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Rihanna’s 2023 Super Bowl halftime show was undeniably a historical moment in pop culture. The 34-year-old singer, actress and businesswoman revealed her pregnancy while performing on floating platforms with hundreds of backup dancers on the field of State Farm Stadium in Arizona on Sunday.
But another performance has grasped widespread attention from fans, that of American Sign Language interpreter Justina Miles. The 20-year-old is arguably the real MVP of the 2023 Super Bowl, making history as the first deaf Black woman to perform at the most-watched annual sporting event in the United States.
Miles’ performance, live-streamed by Fox on YouTube during the game— showed her interpreting the lyrics of Rihanna’s songs like “Bitch Better Have My Money,” “All of the Lights” and “Rude Boy” in ASL, all while energetically dancing on beat with lively facial expressions. She did not take her role lightly, and her interpretations had many viewers wowed. Short clips of Miles’ performance were posted by viewers and quickly went viral on social media, with one TikTok video gaining more than 37 million views. Rihanna’s beauty line, Fenty Beauty, also recognized Miles for her jaw-dropping performance, commenting “You absolutely killed it!!!” on her Instagram post.
Miles also translated during Sheryl Lee Ralph’s pregame performance of “Lift Every Voice and Sing.” Known as the Black National Anthem, it was performed at the Super Bowl for the first time this year. These efforts represent another crucial step towards inclusivity and diversity in the NFL, something they have been making concerted effort to improve in recent years. Such as in March of 2022, the NFL’s Diverse Advisory Committee (DAC) unanimously adopted a resolution requiring all 32 clubs to employ a diverse offensive assistant, whether that may be a woman and/or a person of color.
Days prior to the faceoff between the Kansas City Chiefs and the Philadelphia Eagles, a press conference was held at the Phoenix Convention Center.
“It’s not only for me to share this experience with the whole world,” Miles said. “But to really bring that empowerment to millions and millions of Black, deaf people all over the country who have never really seen that before.”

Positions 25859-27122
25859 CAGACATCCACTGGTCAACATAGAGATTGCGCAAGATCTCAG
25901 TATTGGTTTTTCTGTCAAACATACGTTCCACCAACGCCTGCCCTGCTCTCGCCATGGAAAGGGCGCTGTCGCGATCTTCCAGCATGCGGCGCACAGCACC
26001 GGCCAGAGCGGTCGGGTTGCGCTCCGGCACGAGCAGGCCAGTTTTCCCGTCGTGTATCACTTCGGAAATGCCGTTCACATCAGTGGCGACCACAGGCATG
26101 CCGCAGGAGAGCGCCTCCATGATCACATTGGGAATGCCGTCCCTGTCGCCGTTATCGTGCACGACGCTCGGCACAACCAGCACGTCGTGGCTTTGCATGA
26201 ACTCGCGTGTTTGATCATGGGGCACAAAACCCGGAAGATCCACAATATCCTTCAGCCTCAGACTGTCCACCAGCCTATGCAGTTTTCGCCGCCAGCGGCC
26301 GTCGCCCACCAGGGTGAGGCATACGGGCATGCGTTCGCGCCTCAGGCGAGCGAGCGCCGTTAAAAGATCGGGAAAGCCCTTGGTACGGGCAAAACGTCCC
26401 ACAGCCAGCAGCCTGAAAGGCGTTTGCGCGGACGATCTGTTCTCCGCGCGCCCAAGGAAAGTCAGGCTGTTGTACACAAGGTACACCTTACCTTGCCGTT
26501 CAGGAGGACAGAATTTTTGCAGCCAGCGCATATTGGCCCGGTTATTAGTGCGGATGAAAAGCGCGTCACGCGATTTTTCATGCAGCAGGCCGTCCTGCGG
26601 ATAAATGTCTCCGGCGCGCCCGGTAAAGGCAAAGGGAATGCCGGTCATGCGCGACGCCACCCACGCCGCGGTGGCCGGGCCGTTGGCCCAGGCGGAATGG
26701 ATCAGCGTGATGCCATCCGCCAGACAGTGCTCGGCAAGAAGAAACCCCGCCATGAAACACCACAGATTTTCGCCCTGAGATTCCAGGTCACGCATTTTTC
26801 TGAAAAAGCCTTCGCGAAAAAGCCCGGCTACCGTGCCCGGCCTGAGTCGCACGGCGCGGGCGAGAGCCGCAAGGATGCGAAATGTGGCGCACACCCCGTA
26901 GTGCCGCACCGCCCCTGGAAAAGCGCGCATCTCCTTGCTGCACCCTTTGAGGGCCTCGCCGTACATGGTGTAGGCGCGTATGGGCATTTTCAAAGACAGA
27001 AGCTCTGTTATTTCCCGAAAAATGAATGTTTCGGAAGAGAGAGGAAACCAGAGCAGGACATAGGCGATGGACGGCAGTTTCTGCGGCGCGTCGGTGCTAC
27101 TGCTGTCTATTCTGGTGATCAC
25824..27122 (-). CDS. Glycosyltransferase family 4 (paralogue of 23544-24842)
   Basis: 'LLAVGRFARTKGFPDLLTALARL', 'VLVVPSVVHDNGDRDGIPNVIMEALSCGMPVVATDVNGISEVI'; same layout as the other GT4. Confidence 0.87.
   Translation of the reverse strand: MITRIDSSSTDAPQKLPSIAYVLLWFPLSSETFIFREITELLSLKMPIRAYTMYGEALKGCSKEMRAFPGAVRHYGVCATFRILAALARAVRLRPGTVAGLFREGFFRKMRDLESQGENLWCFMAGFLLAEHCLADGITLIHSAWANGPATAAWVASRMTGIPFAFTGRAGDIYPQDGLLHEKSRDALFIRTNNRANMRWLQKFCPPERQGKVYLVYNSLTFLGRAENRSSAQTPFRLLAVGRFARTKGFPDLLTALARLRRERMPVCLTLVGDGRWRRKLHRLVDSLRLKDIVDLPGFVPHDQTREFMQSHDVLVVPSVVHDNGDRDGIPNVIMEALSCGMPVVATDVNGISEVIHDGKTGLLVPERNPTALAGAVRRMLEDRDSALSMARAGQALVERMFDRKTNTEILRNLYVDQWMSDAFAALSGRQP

At the press conference, Miles sat alongside the two other deaf performers featured in the pregame show. Colin Denny, who is part of the Navajo Nation, interpreted Babyface’s rendition of “America the Beautiful” using a mix of ASL and North American Indian Sign Language. Actor Troy Kotsur, the second deaf man to win an Oscar award, signed the National Anthem, performed by Chris Stapleton.
Born in Philadelphia, Miles was the valedictorian at the Model Secondary School for the Deaf in Washington D.C. before choosing to study nursing at Bowie State University, a HBCU in Maryland, where she is also a cheerleader. She is also a talented athlete, and took part in the 2021-2022 Deaflympics in Brazil, winning a silver medal as part of the 4×100 women’s track relay team for the USA team.
Miles shared in the caption of an Instagram post, “Not only is it an overwhelming inspiration to be the first woman to perform at the pregame and halftime show, but to be Black and Deaf as well. That shows real inclusivity and big baby steps towards true accessibility.”
But this recent spotlight is not Miles’ first interaction with fame. She has previously gone viral and amassed a following on her TikTok account for posting videos interpreting popular songs, using that same level of passion she displayed during her Super Bowl performance. She posted a TikTok video in 2020 of her interpreting “Crush on You,” by Lil Kim, leading to one of her first encounters as an internet sensation after Lil Kim herself reposted the video.
According to Miles, the “buzz” she has created with her participation in the halftime performance was her main intention for bringing inclusivity towards the deaf community. The NFL’s decision to include ASL interpreters in 2022 has been groundbreaking, as it has drawn in a new audience, and the deaf community can now fully enjoy one of the most-watched events in America. Her history-making performance paves the road for deaf and hard-of-hearing people to be included in nationally televised events like the Super Bowl.
Miles wrote in a recent Instagram post, “After one of the biggest shows in the world provided that accessibility and took off, everyone should do the same. Everything should be available to everyone – equity.”